Alleging that norms were violated to favour the appointment of a particular researcher in Haffkine Institute, two organisations have come together to file a writ petition in the Bombay High Court against the medical education and drugs department, Haffkine Institute and its current director in-charge Dr Nishigandha Naik. The case will come up for hearing in the High Court on Wednesday.
The organisations in question are Shramik Utkarsh Sabha, a trade union of class III and IV employees of the institute with 96 members, and the Haffkine Institute Officers Association, which comprises researchers and scientists working at the institute. Documents accessed by The Indian Express show that Naik, currently assistant director and holding additional charge as the institute’s director, proposed amendments in eligibility criteria rules for the director’s post to be able to qualify for the post.
The writ petition challenges the “amendments in rules for recruitment to suit eligibility” of Naik, daughter of Uttar Pradesh Governor Ram Naik. The Shramik Utkarsh Sabha has urged the HC to quash the amendment in the service entry rules and remove Nishigandha Naik from her post.
Nishigandha Naik said, “The matter is in court and sub-judice, it would not be fair to comment on the issue. I will give my answers in court.”
As per the documents, the Haffkine Institute published three advertisements for the post of director in 2015 and 2016. Among the list of qualifications were: a candidate must have 15 original research papers and doctoral degree in one of the fields— microbiology, parasitology, pathology, bacteriology, entomology, pharmacology and biochemistry. Another criteria required 15 years of experience in a research institute in organising and guiding research. In the last advertisement in December 2016, 16 researchers applied, of which 14 were eligible.
According to senior officials at the medical education and drugs department, as per her resume Naik holds only 14 original research papers to her name and a doctoral degree in biology. She was not among the shortlisted candidates after she did not meet the eligibility criteria.
The writ petition highlights that Rs 17 lakh was spent by the Maharashtra government on three advertisements but no appointment was made by the medical education and drugs department despite having several eligible candidates.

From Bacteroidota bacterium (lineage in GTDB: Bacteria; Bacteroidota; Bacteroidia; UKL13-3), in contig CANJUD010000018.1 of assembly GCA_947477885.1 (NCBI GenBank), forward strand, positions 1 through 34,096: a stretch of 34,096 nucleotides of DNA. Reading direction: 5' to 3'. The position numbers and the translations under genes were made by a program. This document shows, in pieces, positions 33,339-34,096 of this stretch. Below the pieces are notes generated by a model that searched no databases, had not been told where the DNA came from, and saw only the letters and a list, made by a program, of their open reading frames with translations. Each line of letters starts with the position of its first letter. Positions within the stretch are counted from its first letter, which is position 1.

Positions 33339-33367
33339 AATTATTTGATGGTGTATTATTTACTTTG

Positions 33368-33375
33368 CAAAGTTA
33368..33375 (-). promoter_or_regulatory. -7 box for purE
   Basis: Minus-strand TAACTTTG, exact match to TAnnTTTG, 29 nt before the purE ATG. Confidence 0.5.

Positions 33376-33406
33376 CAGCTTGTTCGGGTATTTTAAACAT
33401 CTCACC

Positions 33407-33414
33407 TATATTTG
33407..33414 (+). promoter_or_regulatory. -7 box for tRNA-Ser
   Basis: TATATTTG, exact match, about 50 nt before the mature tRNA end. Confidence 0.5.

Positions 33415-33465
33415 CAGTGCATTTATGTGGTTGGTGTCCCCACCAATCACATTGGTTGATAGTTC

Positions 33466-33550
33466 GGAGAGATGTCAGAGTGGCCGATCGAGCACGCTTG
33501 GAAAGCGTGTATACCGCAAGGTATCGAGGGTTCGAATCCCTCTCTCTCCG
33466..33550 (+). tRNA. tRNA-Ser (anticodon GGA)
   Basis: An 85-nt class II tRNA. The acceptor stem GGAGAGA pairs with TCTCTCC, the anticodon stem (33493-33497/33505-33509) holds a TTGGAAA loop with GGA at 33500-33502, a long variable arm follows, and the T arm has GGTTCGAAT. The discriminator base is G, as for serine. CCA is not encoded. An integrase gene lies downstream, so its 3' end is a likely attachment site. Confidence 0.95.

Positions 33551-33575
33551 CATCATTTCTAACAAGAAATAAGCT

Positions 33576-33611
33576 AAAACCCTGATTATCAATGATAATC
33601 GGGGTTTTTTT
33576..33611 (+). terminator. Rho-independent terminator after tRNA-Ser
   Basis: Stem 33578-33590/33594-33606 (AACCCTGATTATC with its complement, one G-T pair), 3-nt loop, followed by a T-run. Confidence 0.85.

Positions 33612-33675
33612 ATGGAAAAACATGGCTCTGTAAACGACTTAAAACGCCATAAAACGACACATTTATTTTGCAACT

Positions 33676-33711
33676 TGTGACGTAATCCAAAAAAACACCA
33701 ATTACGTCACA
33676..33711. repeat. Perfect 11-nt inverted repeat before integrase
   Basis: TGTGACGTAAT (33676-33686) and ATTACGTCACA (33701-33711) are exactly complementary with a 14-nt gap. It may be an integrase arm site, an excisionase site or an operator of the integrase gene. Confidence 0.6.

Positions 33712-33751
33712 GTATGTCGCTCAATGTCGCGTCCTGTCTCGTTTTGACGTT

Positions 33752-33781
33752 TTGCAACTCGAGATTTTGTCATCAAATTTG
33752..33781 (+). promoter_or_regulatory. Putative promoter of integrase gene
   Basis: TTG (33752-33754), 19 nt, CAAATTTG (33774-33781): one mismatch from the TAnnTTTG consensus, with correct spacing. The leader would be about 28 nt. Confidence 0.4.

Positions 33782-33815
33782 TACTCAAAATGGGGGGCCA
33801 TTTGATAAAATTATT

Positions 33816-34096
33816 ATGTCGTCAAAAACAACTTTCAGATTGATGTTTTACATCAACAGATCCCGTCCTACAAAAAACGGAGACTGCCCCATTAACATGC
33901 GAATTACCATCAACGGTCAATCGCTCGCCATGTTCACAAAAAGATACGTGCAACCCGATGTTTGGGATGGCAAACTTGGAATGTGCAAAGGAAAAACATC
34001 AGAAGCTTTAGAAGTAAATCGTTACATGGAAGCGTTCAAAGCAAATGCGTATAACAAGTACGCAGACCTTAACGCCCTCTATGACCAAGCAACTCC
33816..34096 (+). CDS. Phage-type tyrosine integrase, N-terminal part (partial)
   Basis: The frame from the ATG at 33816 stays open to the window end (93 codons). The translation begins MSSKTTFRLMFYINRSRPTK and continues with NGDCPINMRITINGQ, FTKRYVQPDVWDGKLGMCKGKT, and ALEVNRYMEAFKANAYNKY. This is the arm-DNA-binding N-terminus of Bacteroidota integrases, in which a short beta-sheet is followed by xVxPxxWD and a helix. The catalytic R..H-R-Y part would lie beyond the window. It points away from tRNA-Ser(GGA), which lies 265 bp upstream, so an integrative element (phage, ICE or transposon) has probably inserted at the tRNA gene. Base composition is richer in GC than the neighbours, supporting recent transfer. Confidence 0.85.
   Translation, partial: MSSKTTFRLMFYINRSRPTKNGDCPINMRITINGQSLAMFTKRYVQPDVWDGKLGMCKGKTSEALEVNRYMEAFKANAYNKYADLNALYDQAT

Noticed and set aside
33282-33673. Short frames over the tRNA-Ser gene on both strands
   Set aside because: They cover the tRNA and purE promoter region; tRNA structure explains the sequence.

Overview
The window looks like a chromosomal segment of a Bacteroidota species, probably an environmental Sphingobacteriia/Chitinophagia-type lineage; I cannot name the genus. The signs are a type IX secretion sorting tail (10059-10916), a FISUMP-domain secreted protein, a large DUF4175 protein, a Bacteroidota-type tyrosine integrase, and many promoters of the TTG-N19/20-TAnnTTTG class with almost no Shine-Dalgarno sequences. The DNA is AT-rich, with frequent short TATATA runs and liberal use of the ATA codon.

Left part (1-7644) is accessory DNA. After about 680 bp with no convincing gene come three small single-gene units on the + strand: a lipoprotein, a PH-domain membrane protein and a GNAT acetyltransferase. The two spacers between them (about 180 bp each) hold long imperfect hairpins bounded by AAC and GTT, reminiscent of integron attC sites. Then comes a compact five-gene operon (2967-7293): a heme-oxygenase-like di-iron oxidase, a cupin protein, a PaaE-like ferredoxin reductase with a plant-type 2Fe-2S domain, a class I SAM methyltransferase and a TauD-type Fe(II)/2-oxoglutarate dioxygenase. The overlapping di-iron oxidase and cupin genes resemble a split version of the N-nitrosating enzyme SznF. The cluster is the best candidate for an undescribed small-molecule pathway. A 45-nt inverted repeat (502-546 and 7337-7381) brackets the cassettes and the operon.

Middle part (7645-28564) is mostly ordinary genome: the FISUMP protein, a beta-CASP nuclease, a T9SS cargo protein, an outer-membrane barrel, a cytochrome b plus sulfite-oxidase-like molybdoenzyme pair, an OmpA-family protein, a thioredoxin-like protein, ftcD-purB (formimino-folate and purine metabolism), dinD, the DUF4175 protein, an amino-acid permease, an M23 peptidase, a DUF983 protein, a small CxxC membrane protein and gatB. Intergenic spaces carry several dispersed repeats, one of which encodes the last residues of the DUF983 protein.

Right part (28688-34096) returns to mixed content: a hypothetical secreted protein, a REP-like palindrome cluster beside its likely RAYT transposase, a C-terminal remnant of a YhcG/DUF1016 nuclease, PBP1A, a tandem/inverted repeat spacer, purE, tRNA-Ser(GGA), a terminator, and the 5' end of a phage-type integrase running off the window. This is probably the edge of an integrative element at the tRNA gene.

Sanjay Mukherjee, Secretary, medical education and drugs department, said, “I don’t know about the 2015 and 2016 advertisement for director’s post or why they were not filled.” Mukherjee took over as Secretary on October 1 this year. “Since the matter is sub-judice we cannot comment,” he added.
According to the documents, in April 2017, after getting additional charge of director, Naik became a member of the governing council of Haffkine Institute. In a letter dated January 9, 2018, Naik proposed to the medical education and drugs secretary to amend the eligibility rules for the director’s post. The amended rules, approved by the governing council, made her fit to apply for the director’s post.
The proposed rules allowed an applicant to have a doctoral degree in applied biology, 10 original research papers in scientific journals instead of 15, and 10 years of experience in research institute instead of 15.
An additional qualification stating “candidates having patents will be preferred” was inserted. Naik holds 27 patents so far.
“While the Medical Education Minister (Girish Mahajan) approved most amendments, the clause that applicant with patent will be preferred was removed. The minister realised the patent clause will make several candidates ineligible,” a senior official in the medical education department said.
An updated advertisement for the director’s post was released by the Directorate of Medical Education and Research again in July this year. Of nine candidates who have applied, Naik is one who fits all eligibility requirements.